Thes king is Jesu, Godes sune, thet al o thisse wise wohede ure sawle, the deoflen hefden biset. Ant he as noble wohere efter monie messagers ant feole god-deden com to pruvien his luve ant schawde thurh cnihtschipe thet he wes luve-wurthe, as weren sum-hwile cnihtes i-wunet to donne - dude him i turneiment ant hefde for his leoves luve his scheld i feht as kene cniht on euche half i-thurlet. His scheld, the wreah his Godd-head, wes his leove licome thet wes i-spread o rode, brad as scheld buven in his i-strahte earmes, nearow bineothen as the an fot - efter mon ies wene - set up-o the other.
From Ancrene Wisse, Part 7. That is:
Christ, says St Paul, so loved his beloved that he gave for her the price of himself. Now pay good attention, my dear sisters, and learn why we should love him. First, as a man who woos, like a king who loved a noble poor lady from a distant land. He sent his messengers ahead with sealed letters - these were the patriarchs and prophets of the Old Testament. In the end he came himself and brought the gospel as opened letters, and wrote with his own blood greetings to his beloved, a salutation of love in order to woo her and gain her love. There is a story about this, an example with a hidden meaning.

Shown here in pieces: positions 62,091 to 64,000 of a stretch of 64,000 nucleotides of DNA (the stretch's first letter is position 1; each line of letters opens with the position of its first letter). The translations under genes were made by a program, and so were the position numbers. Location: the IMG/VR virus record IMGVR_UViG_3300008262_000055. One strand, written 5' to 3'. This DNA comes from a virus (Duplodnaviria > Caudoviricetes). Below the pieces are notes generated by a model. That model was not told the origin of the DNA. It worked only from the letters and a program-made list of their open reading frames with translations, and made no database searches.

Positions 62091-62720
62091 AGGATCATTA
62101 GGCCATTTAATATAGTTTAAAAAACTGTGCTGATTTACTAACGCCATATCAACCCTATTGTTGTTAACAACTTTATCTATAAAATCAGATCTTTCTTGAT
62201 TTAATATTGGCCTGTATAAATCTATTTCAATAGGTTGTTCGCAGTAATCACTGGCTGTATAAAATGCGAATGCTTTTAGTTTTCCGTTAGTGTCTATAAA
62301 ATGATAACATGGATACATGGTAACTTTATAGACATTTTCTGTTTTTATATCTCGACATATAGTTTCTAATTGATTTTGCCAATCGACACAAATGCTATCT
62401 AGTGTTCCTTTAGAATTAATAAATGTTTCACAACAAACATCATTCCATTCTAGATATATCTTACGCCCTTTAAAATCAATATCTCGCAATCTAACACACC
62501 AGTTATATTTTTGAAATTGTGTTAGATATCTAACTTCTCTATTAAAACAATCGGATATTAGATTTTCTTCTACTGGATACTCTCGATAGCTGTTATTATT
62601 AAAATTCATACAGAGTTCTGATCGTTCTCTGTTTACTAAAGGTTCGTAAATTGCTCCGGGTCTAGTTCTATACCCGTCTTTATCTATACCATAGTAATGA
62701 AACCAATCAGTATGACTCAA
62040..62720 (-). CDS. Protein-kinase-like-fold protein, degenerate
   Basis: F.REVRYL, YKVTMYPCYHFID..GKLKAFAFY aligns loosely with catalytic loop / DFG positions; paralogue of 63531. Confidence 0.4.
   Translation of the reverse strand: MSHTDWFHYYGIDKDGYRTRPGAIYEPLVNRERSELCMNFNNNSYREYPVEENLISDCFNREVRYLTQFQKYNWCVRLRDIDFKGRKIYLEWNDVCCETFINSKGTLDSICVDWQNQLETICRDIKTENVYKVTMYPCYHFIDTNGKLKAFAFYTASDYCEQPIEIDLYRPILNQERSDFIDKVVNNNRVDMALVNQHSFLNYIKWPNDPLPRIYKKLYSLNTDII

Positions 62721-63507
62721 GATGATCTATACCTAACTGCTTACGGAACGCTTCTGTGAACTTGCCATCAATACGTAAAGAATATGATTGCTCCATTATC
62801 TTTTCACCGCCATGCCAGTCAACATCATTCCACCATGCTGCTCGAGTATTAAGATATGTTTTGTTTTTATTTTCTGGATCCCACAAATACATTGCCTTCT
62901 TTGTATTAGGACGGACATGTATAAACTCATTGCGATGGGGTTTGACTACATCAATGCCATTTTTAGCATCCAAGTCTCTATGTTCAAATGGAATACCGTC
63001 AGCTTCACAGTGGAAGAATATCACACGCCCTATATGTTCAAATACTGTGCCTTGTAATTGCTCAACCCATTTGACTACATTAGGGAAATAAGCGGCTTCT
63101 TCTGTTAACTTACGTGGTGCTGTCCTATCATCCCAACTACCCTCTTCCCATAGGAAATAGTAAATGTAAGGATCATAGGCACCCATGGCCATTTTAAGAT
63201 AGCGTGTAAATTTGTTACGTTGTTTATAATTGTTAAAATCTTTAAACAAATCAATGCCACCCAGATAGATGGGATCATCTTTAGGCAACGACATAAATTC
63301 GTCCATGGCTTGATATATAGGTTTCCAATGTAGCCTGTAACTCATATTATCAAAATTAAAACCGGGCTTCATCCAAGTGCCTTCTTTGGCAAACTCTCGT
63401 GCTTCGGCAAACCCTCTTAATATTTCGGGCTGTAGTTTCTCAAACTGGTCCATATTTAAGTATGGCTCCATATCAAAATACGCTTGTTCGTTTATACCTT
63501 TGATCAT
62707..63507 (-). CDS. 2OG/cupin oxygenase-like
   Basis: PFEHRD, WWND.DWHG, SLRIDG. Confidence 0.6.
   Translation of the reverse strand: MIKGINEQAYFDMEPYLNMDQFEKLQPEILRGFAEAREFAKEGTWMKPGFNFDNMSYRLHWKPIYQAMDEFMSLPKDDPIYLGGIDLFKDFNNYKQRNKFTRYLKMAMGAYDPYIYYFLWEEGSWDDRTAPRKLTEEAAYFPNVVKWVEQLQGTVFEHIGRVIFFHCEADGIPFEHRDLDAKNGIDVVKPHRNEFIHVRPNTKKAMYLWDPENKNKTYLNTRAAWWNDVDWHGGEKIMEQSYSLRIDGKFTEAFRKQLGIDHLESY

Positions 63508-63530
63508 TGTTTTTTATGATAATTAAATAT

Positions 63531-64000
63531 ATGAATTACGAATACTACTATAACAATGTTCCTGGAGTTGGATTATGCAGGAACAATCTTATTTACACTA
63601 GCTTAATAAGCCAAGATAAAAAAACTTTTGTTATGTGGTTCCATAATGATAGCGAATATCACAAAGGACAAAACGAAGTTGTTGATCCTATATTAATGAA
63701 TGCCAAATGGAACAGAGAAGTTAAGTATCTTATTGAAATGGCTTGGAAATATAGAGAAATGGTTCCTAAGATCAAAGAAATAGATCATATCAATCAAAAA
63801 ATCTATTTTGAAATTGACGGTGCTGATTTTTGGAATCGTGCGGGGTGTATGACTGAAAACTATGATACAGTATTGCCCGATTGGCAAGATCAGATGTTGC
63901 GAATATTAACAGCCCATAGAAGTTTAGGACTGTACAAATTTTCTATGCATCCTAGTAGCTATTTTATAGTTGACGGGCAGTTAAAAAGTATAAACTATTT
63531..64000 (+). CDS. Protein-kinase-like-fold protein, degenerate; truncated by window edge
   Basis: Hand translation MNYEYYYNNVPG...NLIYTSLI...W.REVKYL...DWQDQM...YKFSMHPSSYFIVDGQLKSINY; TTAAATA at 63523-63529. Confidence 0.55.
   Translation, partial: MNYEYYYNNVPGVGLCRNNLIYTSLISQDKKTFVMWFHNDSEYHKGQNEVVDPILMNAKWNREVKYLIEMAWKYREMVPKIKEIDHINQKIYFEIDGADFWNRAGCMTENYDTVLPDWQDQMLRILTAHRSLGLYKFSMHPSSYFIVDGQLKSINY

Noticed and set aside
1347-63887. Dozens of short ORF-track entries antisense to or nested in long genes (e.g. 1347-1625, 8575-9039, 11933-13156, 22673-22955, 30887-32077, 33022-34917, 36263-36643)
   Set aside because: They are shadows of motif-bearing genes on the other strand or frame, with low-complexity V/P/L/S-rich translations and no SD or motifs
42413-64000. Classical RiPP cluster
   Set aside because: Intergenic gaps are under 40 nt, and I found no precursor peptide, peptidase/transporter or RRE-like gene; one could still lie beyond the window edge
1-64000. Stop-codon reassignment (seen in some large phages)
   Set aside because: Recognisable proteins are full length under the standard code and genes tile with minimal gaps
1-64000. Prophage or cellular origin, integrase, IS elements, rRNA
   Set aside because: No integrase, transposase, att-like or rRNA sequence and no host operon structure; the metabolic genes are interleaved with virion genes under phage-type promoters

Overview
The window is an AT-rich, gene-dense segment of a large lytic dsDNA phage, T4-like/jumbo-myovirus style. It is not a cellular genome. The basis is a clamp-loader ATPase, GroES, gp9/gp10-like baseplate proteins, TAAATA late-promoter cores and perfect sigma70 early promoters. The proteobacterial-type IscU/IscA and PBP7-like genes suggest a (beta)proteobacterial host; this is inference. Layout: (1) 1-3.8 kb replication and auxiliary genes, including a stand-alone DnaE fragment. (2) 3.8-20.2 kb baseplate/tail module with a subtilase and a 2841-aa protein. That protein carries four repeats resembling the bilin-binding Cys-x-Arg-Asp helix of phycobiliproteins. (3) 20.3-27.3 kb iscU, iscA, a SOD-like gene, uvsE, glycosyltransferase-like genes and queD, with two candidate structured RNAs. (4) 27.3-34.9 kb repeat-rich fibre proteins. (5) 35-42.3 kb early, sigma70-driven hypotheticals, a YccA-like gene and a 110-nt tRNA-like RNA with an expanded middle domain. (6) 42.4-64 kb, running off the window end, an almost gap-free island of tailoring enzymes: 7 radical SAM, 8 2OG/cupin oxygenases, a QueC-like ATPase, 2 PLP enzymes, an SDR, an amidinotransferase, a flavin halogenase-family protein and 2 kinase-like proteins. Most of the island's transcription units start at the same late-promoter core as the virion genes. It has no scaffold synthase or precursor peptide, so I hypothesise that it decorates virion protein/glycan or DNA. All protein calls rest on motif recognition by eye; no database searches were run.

A lady was besieged all around with enemies, her land all laid waste, and herself made poor, within a castle made of earth. However, a mighty king loved her so extravagantly that he sent her his messengers in courtship, one after another, often many together; he sent her many fair and splendid gifts, reinforcements and provisions, and help from his noble army to protect her castle. She received all these things without thought, and was so hard-hearted that he was never able to come any closer to her love.